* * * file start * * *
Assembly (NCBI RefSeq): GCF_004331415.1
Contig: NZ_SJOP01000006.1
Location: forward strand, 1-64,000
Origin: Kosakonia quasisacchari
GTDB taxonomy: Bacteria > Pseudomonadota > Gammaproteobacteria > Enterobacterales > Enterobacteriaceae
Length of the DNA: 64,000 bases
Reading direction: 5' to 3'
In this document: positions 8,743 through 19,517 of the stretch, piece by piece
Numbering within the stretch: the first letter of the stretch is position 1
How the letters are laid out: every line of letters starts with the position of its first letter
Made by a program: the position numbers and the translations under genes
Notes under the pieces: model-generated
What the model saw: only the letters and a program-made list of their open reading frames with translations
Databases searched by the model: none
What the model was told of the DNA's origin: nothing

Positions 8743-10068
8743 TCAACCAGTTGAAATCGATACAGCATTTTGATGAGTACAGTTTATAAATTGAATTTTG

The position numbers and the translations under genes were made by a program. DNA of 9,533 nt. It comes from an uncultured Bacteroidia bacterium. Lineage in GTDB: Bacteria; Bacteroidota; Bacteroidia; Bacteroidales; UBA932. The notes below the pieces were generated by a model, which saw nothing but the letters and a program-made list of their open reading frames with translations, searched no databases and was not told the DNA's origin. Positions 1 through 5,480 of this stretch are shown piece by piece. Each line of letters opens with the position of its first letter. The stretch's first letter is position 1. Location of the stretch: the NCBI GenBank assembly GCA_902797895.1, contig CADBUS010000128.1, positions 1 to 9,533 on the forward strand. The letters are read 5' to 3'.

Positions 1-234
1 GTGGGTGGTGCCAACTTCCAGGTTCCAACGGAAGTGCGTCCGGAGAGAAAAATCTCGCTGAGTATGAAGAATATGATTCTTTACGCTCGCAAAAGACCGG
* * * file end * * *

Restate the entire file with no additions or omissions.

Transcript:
Assembly (NCBI RefSeq): GCF_004331415.1
Contig: NZ_SJOP01000006.1
Location: forward strand, 1-64,000
Origin: Kosakonia quasisacchari
GTDB taxonomy: Bacteria > Pseudomonadota > Gammaproteobacteria > Enterobacterales > Enterobacteriaceae
Length of the DNA: 64,000 bases
Reading direction: 5' to 3'
In this document: positions 8,743 through 19,517 of the stretch, piece by piece
Numbering within the stretch: the first letter of the stretch is position 1
How the letters are laid out: every line of letters starts with the position of its first letter
Made by a program: the position numbers and the translations under genes
Notes under the pieces: model-generated
What the model saw: only the letters and a program-made list of their open reading frames with translations
Databases searched by the model: none
What the model was told of the DNA's origin: nothing

Positions 8743-10068
8743 TCAACCAGTTGAAATCGATACAGCATTTTGATGAGTACAGTTTATAAATTGAATTTTG

The position numbers and the translations under genes were made by a program. DNA of 9,533 nt. It comes from an uncultured Bacteroidia bacterium. Lineage in GTDB: Bacteria; Bacteroidota; Bacteroidia; Bacteroidales; UBA932. The notes below the pieces were generated by a model, which saw nothing but the letters and a program-made list of their open reading frames with translations, searched no databases and was not told the DNA's origin. Positions 1 through 5,480 of this stretch are shown piece by piece. Each line of letters opens with the position of its first letter. The stretch's first letter is position 1. Location of the stretch: the NCBI GenBank assembly GCA_902797895.1, contig CADBUS010000128.1, positions 1 to 9,533 on the forward strand. The letters are read 5' to 3'.

Positions 1-234
1 GTGGGTGGTGCCAACTTCCAGGTTCCAACGGAAGTGCGTCCGGAGAGAAAAATCTCGCTGAGTATGAAGAATATGATTCTTTACGCTCGCAAAAGACCGG